1.1.4 Hydrogeology and groundwater quality


There have been a number of major investigations and research projects focusing on the water resources of the Namoi subregion, the most recent being the Namoi Catchment Water Study (NCWS) (SWS, 2010; 2011; 2012a; 2012b). There have also been a large number of smaller, local scale projects undertaken by government, mining proponents, research organisations, consultants and community organisations. These have focussed on shallow groundwater systems (<150 m) with an emphasis on alluvial groundwater systems and dryland salinity. Despite the large number of investigations undertaken, there are still many gaps in our understanding of groundwater, especially in the deeper coal-bearing basins.

The hydraulic characteristics of the alluvial aquifers in the Namoi subregion are generally reasonably well understood, although very little information or data are available for the rock units beneath the alluvial deposits. The coal and coal seam gas (CSG) resources are hosted within these deeper units and industry have obtained the most valuable and comprehensive datasets for these units.

Good quality groundwater in high yielding aquifers is present across wide areas of the alluvial plain and Great Artesian Basin (GAB) in the coarser sand and gravel sediments of the Gunnedah Formation. Consequently, groundwater resources in the Namoi are the most intensively developed in NSW and the subregion has one of the highest levels of groundwater extraction within the Murray–Darling Basin (CSIRO, 2007). Groundwater levels in the subregion have generally been falling at a rate of 0.5 m/year since the late 1960s/early 1970s due to over-extraction, with water levels stabilising or recovering during wetter years. In 2006–2007, many parts of the Namoi subregion experienced their lowest groundwater levels on record.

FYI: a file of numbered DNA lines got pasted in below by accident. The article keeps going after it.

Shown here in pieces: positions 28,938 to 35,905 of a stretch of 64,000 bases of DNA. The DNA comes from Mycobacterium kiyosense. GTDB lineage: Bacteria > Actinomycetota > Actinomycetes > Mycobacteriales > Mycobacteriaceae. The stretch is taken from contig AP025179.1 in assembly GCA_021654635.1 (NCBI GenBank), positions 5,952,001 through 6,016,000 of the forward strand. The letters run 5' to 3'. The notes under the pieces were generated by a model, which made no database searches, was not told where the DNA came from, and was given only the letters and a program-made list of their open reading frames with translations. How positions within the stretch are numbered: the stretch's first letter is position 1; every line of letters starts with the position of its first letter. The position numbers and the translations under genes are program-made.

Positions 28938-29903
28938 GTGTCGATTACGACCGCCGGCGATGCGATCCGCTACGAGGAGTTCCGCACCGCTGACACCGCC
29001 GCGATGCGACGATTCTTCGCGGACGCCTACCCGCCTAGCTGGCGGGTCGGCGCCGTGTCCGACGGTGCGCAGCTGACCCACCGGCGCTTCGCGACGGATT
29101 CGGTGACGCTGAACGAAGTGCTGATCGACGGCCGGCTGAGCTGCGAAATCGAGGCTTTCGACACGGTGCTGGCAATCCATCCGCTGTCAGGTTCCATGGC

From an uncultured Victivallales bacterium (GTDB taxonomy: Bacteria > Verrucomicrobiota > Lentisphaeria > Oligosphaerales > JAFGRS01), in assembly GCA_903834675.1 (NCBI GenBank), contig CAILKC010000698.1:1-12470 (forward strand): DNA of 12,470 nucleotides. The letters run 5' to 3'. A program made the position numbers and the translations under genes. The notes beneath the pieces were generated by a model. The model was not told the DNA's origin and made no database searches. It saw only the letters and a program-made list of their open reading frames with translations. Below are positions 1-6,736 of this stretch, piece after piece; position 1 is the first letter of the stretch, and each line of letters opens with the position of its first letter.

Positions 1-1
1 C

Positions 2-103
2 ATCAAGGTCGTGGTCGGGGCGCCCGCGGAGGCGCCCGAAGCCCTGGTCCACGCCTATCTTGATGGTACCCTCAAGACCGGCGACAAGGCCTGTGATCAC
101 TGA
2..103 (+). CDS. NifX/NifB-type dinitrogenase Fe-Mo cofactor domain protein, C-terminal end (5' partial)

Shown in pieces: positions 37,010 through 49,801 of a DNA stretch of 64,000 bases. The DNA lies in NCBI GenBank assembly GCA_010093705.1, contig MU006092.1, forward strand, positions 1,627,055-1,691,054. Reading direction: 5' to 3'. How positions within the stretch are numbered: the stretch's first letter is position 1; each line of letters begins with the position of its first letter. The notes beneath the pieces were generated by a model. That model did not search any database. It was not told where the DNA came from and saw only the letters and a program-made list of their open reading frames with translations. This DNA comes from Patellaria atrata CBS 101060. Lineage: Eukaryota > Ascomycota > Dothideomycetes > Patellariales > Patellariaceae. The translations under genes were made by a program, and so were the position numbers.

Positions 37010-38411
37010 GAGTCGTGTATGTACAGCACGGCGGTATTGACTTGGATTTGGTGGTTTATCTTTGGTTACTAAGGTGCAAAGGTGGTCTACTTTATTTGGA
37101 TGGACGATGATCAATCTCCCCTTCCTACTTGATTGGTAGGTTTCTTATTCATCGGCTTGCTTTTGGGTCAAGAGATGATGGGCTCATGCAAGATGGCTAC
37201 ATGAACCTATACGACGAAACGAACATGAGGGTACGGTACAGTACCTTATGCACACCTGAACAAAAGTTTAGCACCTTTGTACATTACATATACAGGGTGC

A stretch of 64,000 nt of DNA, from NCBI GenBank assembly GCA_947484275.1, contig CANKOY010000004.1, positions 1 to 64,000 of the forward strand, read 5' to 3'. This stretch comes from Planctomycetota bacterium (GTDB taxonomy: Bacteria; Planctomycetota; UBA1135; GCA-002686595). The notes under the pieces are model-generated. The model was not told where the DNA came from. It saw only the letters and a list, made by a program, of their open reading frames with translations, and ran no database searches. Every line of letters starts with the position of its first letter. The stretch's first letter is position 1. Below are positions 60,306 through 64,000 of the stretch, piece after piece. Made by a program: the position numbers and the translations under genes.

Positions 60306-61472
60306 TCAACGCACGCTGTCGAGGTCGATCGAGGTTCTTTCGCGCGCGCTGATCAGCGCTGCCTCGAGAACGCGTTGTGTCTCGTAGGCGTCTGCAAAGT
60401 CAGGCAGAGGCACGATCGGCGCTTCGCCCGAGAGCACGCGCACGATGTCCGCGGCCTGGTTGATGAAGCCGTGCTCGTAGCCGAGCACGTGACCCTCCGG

Aquifer connectivity in the alluvial system is well understood in some locations at a local scale, although it is poorly understood across the whole Namoi subregion. Potential hydraulic connectivity exists between the alluvial aquifers and the GAB where the main paleochannel is present in the Lower Namoi (see Figure 22). In other locations, the saprolite covering the GAB sedimentary sequences largely impedes connectivity between the systems. The assessment that the saprolite on the GAB sequence forms an aquitard is based on calibration drilling for the AEM survey in the neighbouring Lower Macquarie River Valley (Macaulay and Kellett, 2009) to the south, and also on the Lower Balonne AEM survey to the north (Kellett et al, 2006). In both of these areas the lower part of the saprolite on the Rolling Downs Group of the GAB was found to form a tight aquitard, and it is assumed that the saprolite in the Lower Namoi Valley behaves similarly. The degree of connectivity between the alluvium, GAB and Gunnedah Basin aquifers is a key component for determining any impacts on water resources within the subregion due to CSG or large coal mining extraction. Most of the Lower Namoi GAB sequence overlies Lachlan Fold Belt rocks which form hydraulic basement. In contrast, alluvium directly overlies Gunnedah Basin aquifers in the Upper Namoi, and it is likely there is hydraulic connection between them. However, information and data on this interconnectivity are limited.

Figure 22

Figure 22 Location of Paleochannel within the Lower Namoi Alluvium

Source: Figure 8 in Smithson (2009). This figure is not covered by a Creative Commons Attribution licence. It has been reproduced with permission from NSW Department of Primary Industries.

Last updated:
5 January 2018